Hoffman Road on North Whidbey was closed Wednesday to allow for a large trash cleanup of a growing homeless camp that’s raised concerns among property owners and Island County officials.
Several heavy equipment vehicles lifted garbage into large dumpsters. Island County Public Works employees, dressed in hard hats and yellow hazmat suits, collected smaller items with shovels. Clothes, furniture and the remains of a burnt-out trailer were among the trash hauled off.
While the garbage is gone, residents of the camp are staying. Island County Sheriff Rick Felci said the department was not doing a typical homeless camp sweep and simply disposing of the “literally hundreds of bags of garbage” that have built up on the sides of the road.
Legally, the sheriff’s office cannot remove people because of case law that protects the rights of homeless people. Martin v. Boise, a 2018 decision by the U.S. Court of Appeals for the 9th Circuit, states that anti-camping ordinances cannot be enforced on public property if not enough homeless shelters are available. Additionally, the City of Seattle v. Long was a 2021 Washington Supreme Court decision that states a vehicle cannot be impounded if someone is using it as a residence.
The garbage dumping, however, is illegal. Felici said that he had found garbage clearly not left by residents of the camp, including a large commercial freezer and a jet ski. He said it was obvious that community members had taken the opportunity to dump their own trash at the camp.
Along with the clean-up crew, members of Island County Human Services were present to provide resources to the camp’s residents.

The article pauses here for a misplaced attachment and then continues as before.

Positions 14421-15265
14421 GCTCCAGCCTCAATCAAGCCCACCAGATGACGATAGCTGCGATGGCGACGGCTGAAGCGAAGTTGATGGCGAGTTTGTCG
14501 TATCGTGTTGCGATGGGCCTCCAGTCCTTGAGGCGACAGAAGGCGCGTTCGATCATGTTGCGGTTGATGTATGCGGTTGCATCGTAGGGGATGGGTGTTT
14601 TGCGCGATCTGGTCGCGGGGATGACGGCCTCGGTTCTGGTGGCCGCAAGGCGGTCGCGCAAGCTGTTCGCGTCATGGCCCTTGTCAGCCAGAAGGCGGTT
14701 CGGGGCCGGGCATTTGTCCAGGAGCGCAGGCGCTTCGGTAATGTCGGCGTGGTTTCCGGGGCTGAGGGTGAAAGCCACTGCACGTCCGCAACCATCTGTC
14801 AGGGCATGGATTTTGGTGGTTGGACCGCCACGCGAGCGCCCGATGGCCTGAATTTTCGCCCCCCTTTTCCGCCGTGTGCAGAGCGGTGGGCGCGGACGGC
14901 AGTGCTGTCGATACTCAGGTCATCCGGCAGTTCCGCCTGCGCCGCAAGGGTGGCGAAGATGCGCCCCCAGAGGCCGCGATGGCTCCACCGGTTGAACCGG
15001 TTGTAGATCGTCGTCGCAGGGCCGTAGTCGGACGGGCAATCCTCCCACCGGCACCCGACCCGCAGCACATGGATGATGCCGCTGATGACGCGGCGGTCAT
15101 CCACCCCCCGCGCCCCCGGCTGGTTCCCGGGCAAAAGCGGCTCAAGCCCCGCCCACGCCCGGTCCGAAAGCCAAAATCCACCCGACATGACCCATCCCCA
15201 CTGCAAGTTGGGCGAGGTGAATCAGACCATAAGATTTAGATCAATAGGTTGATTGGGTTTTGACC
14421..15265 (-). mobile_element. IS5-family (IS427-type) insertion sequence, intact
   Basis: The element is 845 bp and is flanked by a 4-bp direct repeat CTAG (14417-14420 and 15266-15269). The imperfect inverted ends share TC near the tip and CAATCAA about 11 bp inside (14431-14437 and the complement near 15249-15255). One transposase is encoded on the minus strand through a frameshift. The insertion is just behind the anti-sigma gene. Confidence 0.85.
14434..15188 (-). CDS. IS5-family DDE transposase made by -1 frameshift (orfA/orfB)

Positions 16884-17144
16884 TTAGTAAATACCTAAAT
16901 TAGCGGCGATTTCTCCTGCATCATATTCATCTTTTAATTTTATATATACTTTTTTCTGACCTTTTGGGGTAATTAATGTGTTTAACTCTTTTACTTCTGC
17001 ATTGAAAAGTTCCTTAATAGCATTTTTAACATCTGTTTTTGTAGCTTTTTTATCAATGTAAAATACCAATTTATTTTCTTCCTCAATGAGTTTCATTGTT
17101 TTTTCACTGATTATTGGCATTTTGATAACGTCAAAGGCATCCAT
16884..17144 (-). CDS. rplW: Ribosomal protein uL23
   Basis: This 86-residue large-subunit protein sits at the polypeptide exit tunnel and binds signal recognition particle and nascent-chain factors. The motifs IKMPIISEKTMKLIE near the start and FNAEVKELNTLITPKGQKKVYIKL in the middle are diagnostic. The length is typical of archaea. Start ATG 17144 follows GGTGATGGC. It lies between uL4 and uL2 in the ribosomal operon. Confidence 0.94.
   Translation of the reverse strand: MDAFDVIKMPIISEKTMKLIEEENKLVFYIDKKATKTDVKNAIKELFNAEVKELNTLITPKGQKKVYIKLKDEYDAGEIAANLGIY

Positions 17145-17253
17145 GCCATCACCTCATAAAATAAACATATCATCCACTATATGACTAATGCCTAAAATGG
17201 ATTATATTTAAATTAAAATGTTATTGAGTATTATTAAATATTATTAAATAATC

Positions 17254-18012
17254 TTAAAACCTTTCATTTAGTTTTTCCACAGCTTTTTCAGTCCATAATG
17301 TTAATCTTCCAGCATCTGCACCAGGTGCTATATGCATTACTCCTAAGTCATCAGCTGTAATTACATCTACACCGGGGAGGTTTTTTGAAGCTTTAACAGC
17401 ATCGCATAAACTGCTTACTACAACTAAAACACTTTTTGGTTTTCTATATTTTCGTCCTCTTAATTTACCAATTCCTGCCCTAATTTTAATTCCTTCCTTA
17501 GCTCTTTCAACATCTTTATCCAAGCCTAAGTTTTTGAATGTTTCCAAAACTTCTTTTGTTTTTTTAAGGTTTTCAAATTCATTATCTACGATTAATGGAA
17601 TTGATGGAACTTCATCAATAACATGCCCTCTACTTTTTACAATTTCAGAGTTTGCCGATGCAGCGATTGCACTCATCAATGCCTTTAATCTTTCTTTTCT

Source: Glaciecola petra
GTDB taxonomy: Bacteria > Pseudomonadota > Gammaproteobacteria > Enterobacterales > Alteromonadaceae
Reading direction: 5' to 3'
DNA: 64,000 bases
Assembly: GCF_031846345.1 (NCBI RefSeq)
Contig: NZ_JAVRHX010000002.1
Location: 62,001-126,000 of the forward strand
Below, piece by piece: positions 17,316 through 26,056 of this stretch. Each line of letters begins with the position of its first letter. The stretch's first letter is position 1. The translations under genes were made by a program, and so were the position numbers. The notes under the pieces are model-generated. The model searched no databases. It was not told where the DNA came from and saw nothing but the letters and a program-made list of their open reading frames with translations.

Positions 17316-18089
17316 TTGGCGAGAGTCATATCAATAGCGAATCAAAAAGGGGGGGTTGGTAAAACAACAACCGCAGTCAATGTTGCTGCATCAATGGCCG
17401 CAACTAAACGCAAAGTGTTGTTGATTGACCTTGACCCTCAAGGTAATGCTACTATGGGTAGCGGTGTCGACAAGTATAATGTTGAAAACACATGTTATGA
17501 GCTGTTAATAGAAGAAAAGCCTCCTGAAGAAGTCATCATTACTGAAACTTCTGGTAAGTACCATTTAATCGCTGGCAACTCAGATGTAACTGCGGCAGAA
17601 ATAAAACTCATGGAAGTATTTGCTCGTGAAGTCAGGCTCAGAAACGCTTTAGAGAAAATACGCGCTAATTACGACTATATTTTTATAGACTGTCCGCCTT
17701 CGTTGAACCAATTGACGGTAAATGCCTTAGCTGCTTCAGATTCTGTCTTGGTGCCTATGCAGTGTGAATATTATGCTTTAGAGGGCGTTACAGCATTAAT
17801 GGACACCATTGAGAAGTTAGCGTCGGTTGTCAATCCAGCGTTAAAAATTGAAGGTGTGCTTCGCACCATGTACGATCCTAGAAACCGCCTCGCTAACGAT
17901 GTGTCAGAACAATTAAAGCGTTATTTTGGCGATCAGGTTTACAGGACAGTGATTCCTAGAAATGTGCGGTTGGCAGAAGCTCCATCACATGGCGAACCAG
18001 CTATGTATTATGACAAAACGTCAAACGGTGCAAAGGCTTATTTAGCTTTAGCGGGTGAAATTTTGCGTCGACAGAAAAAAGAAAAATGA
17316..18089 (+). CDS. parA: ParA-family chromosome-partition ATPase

William Larson, deputy director of Island County Human Services, said his department was there to provide immediate needs, such as food, first aid and clothes, as well as access to resources for long-term solutions.
Volunteers of WAIF were present to check on animals. Shelter Coordinator Donna Dunn provided flea treatment to two cats living in someone’s car.
Chris Matochi, the living environments supervisor for Island County Public Health, said the cleanup was a county-wide effort and one of the biggest projects the departments had ever collaborated on. He said over 40 county employees were present, along with people from SPIN Cafe.
“We want to send the message that Island County actually views them and sees them as people and (we’re) trying to provide resources that will hopefully help them make the right choice for their lives,” Matochi said.
He said that it would be pointless to make people leave the area as another homeless camp would simply pop up somewhere else. He said it’s easier to have them in one spot where human services and the sheriff’s office are able to monitor them.
Because the camp is on public property, the county was able to obtain grant money from the state Department of Ecology to provide a dumpster and port-a-potties for the residents, Matochi said.
The response from members of the camp was generally positive.
Alvin Kent, a 72-year-old Vietnam veteran and resident of the camp, called it a “great idea” and said it would solve a lot of problems. Kent said he plans to stay at the camp and he is “up in the air” about whether or not he will leave in the future.
Aaron Shaeffer, another resident, sleeps in a tent on the side of the road. He moved to the area from Eastern Washington but lost his apartment when his roommate stopped paying rent, he said. From there, he couch surfed before camping in state parks. That became too expensive so he now stays on Hoffman Road. Shaeffer also said he was grateful for the cleanup.
“To wake up every morning and look at that, is a nightmare,” he said, referring to the piles of trash. “It’s an absolute nightmare.”
Shaeffer said he hopes the cleanup ends the animosity that the city feels toward the camp. When he first arrived on Hoffman, he saw barely any cars drive by. Now, people frequently speed down the street and could easily run someone over, he said.
Despite the presence of Island County Human Services, both men said they had not spoken with the employees about receiving resources. Kent said he is “already on every list” and still has to live on the street. Shaeffer said there are not a lot of resources available for single men even though he has attempted to get help. Kent and Shaeffer said they prefer to look out for each other. To them, the Hoffman Road camp is a community.
Felici said he wants residents to understand that the county is doing its best and will continue to diligently monitor the area.